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Intimate Bach Piece Finds the Primal Essence of Cinema

Bach in black (and white)
photo: Snowbound
Bach in black (and white)

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Chronicle of Anna Magdalena Bach
New Yorker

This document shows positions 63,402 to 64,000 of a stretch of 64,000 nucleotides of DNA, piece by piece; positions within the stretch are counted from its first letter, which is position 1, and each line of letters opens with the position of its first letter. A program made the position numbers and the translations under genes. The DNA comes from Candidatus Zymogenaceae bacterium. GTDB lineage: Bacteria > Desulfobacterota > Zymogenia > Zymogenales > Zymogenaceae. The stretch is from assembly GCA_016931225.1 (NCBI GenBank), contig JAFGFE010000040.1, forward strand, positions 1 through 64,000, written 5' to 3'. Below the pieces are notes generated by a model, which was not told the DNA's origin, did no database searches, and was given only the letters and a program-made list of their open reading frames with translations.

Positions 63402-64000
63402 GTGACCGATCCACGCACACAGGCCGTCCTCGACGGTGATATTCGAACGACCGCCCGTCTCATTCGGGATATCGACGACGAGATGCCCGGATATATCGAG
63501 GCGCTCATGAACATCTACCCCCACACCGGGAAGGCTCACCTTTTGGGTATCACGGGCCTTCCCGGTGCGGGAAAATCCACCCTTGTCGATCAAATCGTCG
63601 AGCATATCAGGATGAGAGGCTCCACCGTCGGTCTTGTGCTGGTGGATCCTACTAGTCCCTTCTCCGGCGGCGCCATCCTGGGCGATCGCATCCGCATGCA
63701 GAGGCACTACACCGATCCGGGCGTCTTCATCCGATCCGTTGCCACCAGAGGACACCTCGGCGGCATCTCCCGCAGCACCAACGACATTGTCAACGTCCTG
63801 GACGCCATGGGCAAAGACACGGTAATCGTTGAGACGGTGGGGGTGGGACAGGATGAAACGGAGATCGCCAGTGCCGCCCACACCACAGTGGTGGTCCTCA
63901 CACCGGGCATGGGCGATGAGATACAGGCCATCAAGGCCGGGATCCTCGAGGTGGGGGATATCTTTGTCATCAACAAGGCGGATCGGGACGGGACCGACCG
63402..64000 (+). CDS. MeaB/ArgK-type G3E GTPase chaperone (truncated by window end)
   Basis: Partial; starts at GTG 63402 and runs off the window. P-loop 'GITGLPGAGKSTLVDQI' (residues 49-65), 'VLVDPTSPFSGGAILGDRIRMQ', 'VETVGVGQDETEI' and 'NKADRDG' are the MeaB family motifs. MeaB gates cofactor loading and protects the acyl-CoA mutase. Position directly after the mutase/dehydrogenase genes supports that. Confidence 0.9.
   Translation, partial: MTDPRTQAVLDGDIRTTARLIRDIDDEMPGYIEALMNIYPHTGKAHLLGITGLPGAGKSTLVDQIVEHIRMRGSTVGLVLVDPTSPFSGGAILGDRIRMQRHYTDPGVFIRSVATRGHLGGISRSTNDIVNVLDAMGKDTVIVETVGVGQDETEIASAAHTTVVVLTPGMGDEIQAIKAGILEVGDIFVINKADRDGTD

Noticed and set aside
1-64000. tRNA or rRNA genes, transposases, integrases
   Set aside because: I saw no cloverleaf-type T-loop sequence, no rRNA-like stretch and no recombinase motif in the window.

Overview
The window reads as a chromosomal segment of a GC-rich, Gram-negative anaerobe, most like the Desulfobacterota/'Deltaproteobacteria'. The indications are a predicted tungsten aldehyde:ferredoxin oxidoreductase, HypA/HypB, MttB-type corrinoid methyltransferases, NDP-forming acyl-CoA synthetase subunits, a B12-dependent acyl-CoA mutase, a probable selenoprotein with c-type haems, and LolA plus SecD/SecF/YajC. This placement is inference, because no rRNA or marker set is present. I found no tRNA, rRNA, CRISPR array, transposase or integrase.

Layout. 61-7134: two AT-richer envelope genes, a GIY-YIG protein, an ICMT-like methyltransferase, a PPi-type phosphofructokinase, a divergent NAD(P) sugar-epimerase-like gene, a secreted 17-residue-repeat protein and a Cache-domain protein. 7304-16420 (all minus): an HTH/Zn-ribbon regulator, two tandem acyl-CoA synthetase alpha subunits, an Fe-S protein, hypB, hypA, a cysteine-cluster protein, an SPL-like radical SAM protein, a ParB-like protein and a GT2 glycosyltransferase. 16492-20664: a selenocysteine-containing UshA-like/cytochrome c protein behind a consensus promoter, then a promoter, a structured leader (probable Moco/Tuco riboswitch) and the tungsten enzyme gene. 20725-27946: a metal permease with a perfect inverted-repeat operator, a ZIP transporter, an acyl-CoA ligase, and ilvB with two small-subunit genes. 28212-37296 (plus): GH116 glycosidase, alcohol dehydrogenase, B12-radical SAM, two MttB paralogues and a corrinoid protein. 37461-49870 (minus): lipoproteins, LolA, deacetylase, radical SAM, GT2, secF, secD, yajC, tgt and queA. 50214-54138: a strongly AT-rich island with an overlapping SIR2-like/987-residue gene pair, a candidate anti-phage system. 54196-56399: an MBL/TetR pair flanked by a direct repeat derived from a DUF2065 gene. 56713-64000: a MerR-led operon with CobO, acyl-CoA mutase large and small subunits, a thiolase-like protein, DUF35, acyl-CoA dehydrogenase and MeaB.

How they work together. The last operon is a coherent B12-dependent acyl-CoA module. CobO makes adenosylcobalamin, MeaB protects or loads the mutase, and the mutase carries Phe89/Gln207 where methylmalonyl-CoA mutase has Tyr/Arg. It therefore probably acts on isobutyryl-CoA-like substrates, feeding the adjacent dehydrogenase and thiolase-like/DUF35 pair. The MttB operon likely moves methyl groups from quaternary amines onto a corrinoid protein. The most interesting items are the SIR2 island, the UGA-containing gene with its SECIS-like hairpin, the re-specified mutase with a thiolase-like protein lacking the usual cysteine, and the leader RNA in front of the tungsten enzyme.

The European art film may have never come this close to being a non-movie—and to summoning the nascent force of cinema as a primal concentration of experience. Jean-Marie Straub and Daniéle Huillet's famous, hard-to-see meta-thing, their first feature, is now on DVD, and it's a living demonstration of less-as-more. Period-dressed performances of J.S. Bach's music—in their entireties—are interpolated against a handful of static dramatic exchanges and glimpses of Bach's manuscripts and publications. All of it is contextualized by narration spoken out of the eponymous diary. That's it: But the restrictive form of the film liberates rather than limits, and, as in the movies of Warhol, Snow, and Sokurov (among others), our demands for distractive progression are slapped down and we're given pure sensual intimacy instead. Marital love is not expressed but is inherent in every word and note; history is fastidiously resurrected, but only for its sounds. (In this, it's a one-up on Rossellini's historical pageants, which Straub and Huillet have claimed to loathe.) The net effect is not having seen a film but having lived a real moment, in the presence of monumental music. Is this a documentary, or a biopic, or something else we've never named? The disc comes with a rare 20-minute doc made at the time of shooting, and a booklet filthy with timeline context, Bach-ographic annotation, cantata lyrics, and writings on the film by Richard Roud, Armond White, and Straub himself.
 
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